Longnose Lancetfish, Alepisaurus ferox Lowe 1833

Other Names: Lancet Fish, Lancetfish

A Longnose Lancetfish, Alepisaurus ferox, photographed near Mahler Seamount, Musicians Seamounts, Central Pacific, September 2017. Source: NOAA Office of Ocean Exploration and Research, Deep-Sea Symphony: Exploring the Musicians Seamounts. License: CC by Attribution


The large fast-swimming voracious predator with a slender body, a high, sail-like dorsal fin and enormous fangs in the mouth.

Video of a Longnose Lancetfish with a plastic bottle and other trash in its stomach.

A Longnose lancetfish speared in Carmel Bay, California.

Footage of a Longnose Lancetfish in Izu Ocean Park, Japan.

Cite this page as:
Bray, D.J. 2017, Alepisaurus ferox in Fishes of Australia, accessed 27 May 2024, https://fishesofaustralia.net.au/Home/species/4022

Longnose Lancetfish, Alepisaurus ferox Lowe 1833

More Info


Widespread in tropical and subtropical waters of all oceans, and found off all Australian States except the Northern Territory. lancetfishes are pelagic in the open ocean, rarely entering coastal waters.


Dorsal fin 30-45; Anal fin 13-18; Pectoral fin 14-15; pelvic fin 8-10; Vertebrae 47-52; Branchiostegal rays 7-8.

Body long and slender, depth 10 times or more in SL, with a dark midlateral keel along the rear of the body. Snout long, mouth large, with small teeth in jaws and several larger fang-like canines on lower jaw, and a row of moderate canines and two erect fangs on palatines. Dorsal fin high, sail-like, originating over gill opening, anterior rays low, followed by several elongate rays with free tips; adipose fin present. Scales absent.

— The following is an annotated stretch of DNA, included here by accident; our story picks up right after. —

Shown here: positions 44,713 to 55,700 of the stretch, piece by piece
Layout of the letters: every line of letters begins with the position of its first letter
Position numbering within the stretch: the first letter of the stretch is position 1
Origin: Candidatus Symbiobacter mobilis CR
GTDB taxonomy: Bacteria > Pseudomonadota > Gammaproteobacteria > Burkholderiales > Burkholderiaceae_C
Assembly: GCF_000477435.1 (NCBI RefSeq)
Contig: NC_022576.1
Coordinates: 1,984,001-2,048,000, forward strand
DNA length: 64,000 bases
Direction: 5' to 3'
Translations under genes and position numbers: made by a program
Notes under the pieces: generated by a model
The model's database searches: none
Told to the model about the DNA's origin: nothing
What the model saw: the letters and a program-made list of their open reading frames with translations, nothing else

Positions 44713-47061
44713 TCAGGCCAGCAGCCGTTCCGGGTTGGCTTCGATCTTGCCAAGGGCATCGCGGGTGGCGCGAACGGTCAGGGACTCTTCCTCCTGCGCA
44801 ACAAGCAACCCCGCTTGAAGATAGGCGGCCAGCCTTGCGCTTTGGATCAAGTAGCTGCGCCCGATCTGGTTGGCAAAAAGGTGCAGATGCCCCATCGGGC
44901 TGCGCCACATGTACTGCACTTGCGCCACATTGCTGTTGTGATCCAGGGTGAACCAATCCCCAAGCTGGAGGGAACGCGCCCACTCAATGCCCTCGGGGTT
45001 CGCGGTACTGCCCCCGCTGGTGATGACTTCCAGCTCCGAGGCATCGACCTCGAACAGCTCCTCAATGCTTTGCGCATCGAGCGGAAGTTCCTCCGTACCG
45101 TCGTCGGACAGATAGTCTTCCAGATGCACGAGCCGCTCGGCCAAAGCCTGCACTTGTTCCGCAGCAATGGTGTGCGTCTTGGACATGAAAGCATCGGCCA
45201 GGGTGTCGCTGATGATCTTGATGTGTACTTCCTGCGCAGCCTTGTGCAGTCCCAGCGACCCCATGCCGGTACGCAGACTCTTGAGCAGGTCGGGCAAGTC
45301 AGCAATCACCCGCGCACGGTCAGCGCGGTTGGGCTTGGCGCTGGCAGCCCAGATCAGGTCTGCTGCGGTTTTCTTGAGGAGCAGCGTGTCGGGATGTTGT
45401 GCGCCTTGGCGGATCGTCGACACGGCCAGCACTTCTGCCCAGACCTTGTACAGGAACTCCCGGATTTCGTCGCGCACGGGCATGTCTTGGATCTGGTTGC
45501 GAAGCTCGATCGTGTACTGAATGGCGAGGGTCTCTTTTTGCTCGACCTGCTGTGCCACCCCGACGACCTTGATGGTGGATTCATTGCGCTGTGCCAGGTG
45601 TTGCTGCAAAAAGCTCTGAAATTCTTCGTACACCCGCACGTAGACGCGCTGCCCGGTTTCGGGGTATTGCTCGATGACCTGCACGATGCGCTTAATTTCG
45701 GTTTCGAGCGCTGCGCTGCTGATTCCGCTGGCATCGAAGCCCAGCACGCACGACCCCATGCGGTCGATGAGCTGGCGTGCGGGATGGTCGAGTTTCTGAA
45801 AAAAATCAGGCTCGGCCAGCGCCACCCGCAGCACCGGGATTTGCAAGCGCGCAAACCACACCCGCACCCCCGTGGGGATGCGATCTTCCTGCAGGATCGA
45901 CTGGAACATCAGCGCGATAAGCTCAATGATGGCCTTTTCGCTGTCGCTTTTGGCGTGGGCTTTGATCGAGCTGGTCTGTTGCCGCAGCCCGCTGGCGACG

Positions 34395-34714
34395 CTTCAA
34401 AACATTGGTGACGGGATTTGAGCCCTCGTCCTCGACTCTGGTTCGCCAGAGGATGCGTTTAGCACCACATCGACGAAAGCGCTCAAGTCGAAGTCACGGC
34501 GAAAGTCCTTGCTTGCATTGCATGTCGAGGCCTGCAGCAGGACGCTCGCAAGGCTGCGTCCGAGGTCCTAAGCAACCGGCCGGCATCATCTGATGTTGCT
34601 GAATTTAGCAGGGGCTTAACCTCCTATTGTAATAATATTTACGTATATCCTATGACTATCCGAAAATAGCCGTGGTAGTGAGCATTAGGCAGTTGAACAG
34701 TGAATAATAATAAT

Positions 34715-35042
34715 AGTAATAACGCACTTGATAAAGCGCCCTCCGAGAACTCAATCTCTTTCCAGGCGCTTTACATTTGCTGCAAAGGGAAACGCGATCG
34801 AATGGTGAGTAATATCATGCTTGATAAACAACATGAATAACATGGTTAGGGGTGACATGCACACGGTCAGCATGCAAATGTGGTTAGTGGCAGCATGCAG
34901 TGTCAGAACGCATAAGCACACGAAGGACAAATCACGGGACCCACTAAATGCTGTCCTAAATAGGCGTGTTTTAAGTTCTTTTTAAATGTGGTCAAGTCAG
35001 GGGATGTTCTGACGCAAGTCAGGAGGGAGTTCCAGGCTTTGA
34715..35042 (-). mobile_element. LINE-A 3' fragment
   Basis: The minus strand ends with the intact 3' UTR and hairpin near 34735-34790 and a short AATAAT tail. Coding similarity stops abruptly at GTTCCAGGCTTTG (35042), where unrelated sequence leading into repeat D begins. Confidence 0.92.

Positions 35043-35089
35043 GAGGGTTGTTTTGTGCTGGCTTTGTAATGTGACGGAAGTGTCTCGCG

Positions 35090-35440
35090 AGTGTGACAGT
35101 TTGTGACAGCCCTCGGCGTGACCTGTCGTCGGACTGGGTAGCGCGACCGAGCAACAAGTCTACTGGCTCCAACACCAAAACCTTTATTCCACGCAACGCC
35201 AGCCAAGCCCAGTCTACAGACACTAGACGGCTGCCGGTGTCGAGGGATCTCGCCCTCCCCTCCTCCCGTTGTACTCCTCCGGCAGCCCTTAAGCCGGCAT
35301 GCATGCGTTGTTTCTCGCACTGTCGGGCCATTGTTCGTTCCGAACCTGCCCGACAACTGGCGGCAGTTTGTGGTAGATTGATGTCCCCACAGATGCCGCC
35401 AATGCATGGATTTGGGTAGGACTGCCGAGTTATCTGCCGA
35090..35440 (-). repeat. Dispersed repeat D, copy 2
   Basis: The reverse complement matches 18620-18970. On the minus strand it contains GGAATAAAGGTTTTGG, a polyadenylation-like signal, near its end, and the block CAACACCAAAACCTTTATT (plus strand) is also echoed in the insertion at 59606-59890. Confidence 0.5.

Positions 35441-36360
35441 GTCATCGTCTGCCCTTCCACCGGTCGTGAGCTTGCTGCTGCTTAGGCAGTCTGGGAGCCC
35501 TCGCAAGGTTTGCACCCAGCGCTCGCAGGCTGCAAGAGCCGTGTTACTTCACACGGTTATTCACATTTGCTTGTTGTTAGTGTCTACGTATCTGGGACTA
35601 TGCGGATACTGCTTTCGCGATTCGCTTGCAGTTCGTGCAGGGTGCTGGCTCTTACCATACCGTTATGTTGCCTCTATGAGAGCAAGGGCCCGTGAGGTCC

Body iridescent silvery to bronze, darker above, with a dark lateral adipose keel, fins dark brown or black.


Voracious carnivore - feeds on fishes, cephalopods, tunicates and crustaceans.


Lancetfishes are synchronous hermaphrodites meaning that they have both functional male and female reproductive tissue. The species is oviparous (egg laying) with planktonic larvae.


Although not targeted, the Longnose Lancetfish is taken as bycatch in tuna longline fisheries.

Species Citation

Alepisaurus ferox Lowe, 1833, Proc. Zool. Soc. Lond. 1: 104. Type locality: Madeira.


Bray, D.J. 2017

Longnose Lancetfish, Alepisaurus ferox Lowe 1833


Ambrose, D.A. 1996. Alepisauridae: lancetfishes, pp. 379-381. In: H.G. Moser (ed.) The early stages of fishes in the California Current region. CalCOFI Atlas 33,  Allen Press, Lawrence, Kansas.

Choy, C.A., Portner, E., Iwane, M., Drazen, J.C. 2013. Diets of five important predatory mesopelagic fishes of the central North Pacific. Marine Ecology Progress Series 492: 169–184. http://dx.doi.org/10.3354/meps10518 Open access

Francis, M.P. 1981. Meristic and morphometric variation in the lancet fish Alepisaurus, with notes on the distribution of A. ferox and A. brevirostris. New Zealand Journal of Zoology 8(3): 403-408.

Glover, C.J.M. 1994. Families Paralepididae, Alepisauridae. pp. 271-275 figs 242-245 in Gomon, M.F., Glover, C.J.M. & Kuiter, R.H. (eds). The Fishes of Australia's South Coast. Adelaide : State Printer 992 pp. 810 figs.